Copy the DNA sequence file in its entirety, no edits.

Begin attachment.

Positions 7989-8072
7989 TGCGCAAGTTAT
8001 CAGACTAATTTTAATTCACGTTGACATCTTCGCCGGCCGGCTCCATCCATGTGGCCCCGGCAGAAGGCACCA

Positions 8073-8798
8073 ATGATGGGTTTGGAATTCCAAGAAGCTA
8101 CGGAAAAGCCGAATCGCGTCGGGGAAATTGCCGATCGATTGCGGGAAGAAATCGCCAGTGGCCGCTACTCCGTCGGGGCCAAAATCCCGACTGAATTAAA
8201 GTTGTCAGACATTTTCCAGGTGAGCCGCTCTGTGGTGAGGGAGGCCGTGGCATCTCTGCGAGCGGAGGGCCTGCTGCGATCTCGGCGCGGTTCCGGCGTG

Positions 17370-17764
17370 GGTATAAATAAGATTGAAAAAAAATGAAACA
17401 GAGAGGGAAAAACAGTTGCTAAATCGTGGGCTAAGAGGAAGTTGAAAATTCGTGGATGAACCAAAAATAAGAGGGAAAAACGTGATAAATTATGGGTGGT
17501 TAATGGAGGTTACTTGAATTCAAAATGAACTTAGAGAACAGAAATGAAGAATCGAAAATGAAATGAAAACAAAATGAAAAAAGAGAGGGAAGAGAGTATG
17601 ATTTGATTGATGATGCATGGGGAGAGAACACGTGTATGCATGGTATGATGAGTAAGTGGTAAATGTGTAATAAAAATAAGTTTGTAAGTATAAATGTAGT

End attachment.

Positions 7989-8072
7989 TGCGCAAGTTAT
8001 CAGACTAATTTTAATTCACGTTGACATCTTCGCCGGCCGGCTCCATCCATGTGGCCCCGGCAGAAGGCACCA

Positions 8073-8798
8073 ATGATGGGTTTGGAATTCCAAGAAGCTA
8101 CGGAAAAGCCGAATCGCGTCGGGGAAATTGCCGATCGATTGCGGGAAGAAATCGCCAGTGGCCGCTACTCCGTCGGGGCCAAAATCCCGACTGAATTAAA
8201 GTTGTCAGACATTTTCCAGGTGAGCCGCTCTGTGGTGAGGGAGGCCGTGGCATCTCTGCGAGCGGAGGGCCTGCTGCGATCTCGGCGCGGTTCCGGCGTG

Positions 17370-17764
17370 GGTATAAATAAGATTGAAAAAAAATGAAACA
17401 GAGAGGGAAAAACAGTTGCTAAATCGTGGGCTAAGAGGAAGTTGAAAATTCGTGGATGAACCAAAAATAAGAGGGAAAAACGTGATAAATTATGGGTGGT
17501 TAATGGAGGTTACTTGAATTCAAAATGAACTTAGAGAACAGAAATGAAGAATCGAAAATGAAATGAAAACAAAATGAAAAAAGAGAGGGAAGAGAGTATG
17601 ATTTGATTGATGATGCATGGGGAGAGAACACGTGTATGCATGGTATGATGAGTAAGTGGTAAATGTGTAATAAAAATAAGTTTGTAAGTATAAATGTAGT